Wednesday, April 17, 2013

A Media Out of Control

Investigators combed through the scene of one of the blast sites on Wednesday morning. (Source: Boston Globe)
If you followed the news reporting on Monday after the bombing on Boylston Street, you would have noticed some very sloppy journalism and wild speculation. While some leeway can be given in times of crisis, the false reports coming out of places like the New York Post and cables news figures's Twitter feeds went well beyond that leeway.

A lot of the reaction was "Oh, well, everyone knows the Post is trash" or "Oh, well most of cable news is garbage anyway." I don't necessarily disagree with either of those sentiments, but at the same time they are news outlets and are looked to in times of information demand (the latter certainly more than the former.)

Today's "reporting" has shown why outlets like the New York Times and the major networks are still the king of clean and polished reports for breaking news. While outlets like CNN and AP and were reporting that a suspect was in custody and heading to the courthouse, the Times and the major networks held off on reporting this.

Just for contrast, I'll write what was confirmed, and then in bold what was extracted from that by some irresponsible media outlets:
There is a major breakthrough in the marathon bombing case, as investigators have used Lord & Taylor CCTV to identify a suspect's face in the bombing. Investigators have a face and a name for the marathon bombing suspect and an arrest is imminent. The suspect is in custody and is heading to the Moakley Courthouse in South Boston.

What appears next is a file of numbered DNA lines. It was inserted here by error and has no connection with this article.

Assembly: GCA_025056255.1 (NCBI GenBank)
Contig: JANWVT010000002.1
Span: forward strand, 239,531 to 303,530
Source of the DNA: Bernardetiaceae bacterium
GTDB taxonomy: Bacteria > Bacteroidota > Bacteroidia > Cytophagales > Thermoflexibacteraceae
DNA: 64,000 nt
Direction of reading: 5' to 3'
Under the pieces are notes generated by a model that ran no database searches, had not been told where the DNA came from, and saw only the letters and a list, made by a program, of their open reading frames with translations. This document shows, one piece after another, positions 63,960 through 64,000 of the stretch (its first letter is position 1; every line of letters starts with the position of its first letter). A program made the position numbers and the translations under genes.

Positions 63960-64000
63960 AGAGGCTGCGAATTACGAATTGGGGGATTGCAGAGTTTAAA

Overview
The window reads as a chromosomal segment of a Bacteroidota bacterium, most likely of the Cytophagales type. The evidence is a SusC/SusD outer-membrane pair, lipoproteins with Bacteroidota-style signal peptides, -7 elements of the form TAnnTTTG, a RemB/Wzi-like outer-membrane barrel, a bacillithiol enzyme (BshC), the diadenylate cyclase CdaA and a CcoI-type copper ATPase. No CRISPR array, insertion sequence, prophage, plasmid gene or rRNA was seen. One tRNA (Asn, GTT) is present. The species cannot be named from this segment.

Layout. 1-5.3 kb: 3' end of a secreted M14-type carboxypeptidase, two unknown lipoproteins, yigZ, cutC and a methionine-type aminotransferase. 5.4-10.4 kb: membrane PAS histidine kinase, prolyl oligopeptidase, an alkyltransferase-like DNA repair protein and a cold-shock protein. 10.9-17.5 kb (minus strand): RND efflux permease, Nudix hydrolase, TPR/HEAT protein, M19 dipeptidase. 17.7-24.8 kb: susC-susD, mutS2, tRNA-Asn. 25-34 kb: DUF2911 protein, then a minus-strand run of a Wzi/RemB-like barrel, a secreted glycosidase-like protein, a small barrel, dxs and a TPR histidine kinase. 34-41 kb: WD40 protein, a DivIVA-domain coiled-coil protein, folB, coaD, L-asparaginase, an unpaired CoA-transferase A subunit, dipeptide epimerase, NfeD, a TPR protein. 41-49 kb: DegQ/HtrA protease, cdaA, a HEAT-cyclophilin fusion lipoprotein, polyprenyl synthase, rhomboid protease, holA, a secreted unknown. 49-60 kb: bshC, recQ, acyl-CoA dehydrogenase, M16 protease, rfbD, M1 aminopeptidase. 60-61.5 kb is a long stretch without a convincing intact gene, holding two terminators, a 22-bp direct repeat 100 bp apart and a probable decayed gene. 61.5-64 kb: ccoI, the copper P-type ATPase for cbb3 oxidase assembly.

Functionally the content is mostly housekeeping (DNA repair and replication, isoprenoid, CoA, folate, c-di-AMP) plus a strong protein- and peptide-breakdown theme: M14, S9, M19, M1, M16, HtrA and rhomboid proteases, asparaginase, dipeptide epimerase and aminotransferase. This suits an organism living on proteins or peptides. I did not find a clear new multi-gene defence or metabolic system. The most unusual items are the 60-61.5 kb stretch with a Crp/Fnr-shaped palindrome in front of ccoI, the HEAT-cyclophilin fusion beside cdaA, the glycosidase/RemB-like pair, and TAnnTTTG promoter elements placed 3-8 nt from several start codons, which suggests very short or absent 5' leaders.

Of course, this led to everyone scrambling to get to the courthouse, amassing outside. Then a bomb threat was relayed to the courthouse, causing a massive evacuation made much more logistically complicated thanks to all of the reporters who were there on false reports of a suspect in custody. It was a microcosm of shoddy journalism complicating legitimate law enforcement activities. A shameful one, at that.

I lump in all of the cable news networks together. If you're a right winger, you watch Fox News. A leftie? MSNBC is where you head. Stuck in an airport? CNN. The one thing all channels have in common is that they are driven by ratings over journalism and are not legitimate sources of good, hard information.

I will take this time to call out the Twitter account @BuzzFeedNews. Tweets like "Police SUV with dark tinted windows just pulled around to the back." or "WCVB: Van back into U.S. Fed. courthouse." are just asinine. Yes, law enforcement vehicles (including tinted SUVs and vans) can be found outside of a federal courthouse, sometimes moving, on any day of the year. To report this as some kind of significant news event is borderline predatory for pageviews and retweets. One thing it cannot be categorized as is news.

A friend of mine made a good point today. Assume that CNN or some other outlet was first in getting the scoop of an arrest. Next week, most people would forget who had it first. But everyone will certainly remember when CNN blasted "SUSPECT ARRESTED" on their website. They'll remember CNN anchors excitedly saying that an arrest has been made in the case. People don't forget that kind of misstep.

So what do we know? Well, for one, CNN learned absolutely nothing from their healthcare misreporting less than a year ago. We learned that for some reason, executives still view CNN as an industry-leader in the breaking news category. We learned that Wolf Blitzer and Jon King should not be on air during breaking news events. Unless you're interested in the relatively mundane traffic patterns outside of the Moakley Courthouse, @BuzzFeedNews probably isn't a good feed to follow. And when someone cites "a source," wait until clearer reports come out, preferable with a named official, before taking something and running with it.

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